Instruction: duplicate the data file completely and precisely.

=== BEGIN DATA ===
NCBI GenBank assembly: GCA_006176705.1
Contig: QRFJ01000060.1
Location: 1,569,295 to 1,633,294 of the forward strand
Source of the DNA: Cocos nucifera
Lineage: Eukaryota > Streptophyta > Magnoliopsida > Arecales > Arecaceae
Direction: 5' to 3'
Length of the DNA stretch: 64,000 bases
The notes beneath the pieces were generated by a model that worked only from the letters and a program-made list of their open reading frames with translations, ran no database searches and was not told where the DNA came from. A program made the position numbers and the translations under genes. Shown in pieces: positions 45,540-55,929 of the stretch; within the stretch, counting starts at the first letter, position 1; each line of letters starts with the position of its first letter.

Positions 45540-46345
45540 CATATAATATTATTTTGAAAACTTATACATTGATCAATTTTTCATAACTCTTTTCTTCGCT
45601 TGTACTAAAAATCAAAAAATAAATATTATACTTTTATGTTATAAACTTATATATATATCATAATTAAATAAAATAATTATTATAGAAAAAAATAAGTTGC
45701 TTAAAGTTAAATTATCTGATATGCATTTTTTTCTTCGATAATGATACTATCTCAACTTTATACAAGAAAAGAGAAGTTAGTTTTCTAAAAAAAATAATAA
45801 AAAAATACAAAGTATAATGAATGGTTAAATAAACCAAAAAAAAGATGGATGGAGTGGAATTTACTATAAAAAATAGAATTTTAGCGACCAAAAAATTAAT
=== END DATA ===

NCBI GenBank assembly: GCA_006176705.1
Contig: QRFJ01000060.1
Location: 1,569,295 to 1,633,294 of the forward strand
Source of the DNA: Cocos nucifera
Lineage: Eukaryota > Streptophyta > Magnoliopsida > Arecales > Arecaceae
Direction: 5' to 3'
Length of the DNA stretch: 64,000 bases
The notes beneath the pieces were generated by a model that worked only from the letters and a program-made list of their open reading frames with translations, ran no database searches and was not told where the DNA came from. A program made the position numbers and the translations under genes. Shown in pieces: positions 45,540-55,929 of the stretch; within the stretch, counting starts at the first letter, position 1; each line of letters starts with the position of its first letter.

Positions 45540-46345
45540 CATATAATATTATTTTGAAAACTTATACATTGATCAATTTTTCATAACTCTTTTCTTCGCT
45601 TGTACTAAAAATCAAAAAATAAATATTATACTTTTATGTTATAAACTTATATATATATCATAATTAAATAAAATAATTATTATAGAAAAAAATAAGTTGC
45701 TTAAAGTTAAATTATCTGATATGCATTTTTTTCTTCGATAATGATACTATCTCAACTTTATACAAGAAAAGAGAAGTTAGTTTTCTAAAAAAAATAATAA
45801 AAAAATACAAAGTATAATGAATGGTTAAATAAACCAAAAAAAAGATGGATGGAGTGGAATTTACTATAAAAAATAGAATTTTAGCGACCAAAAAATTAAT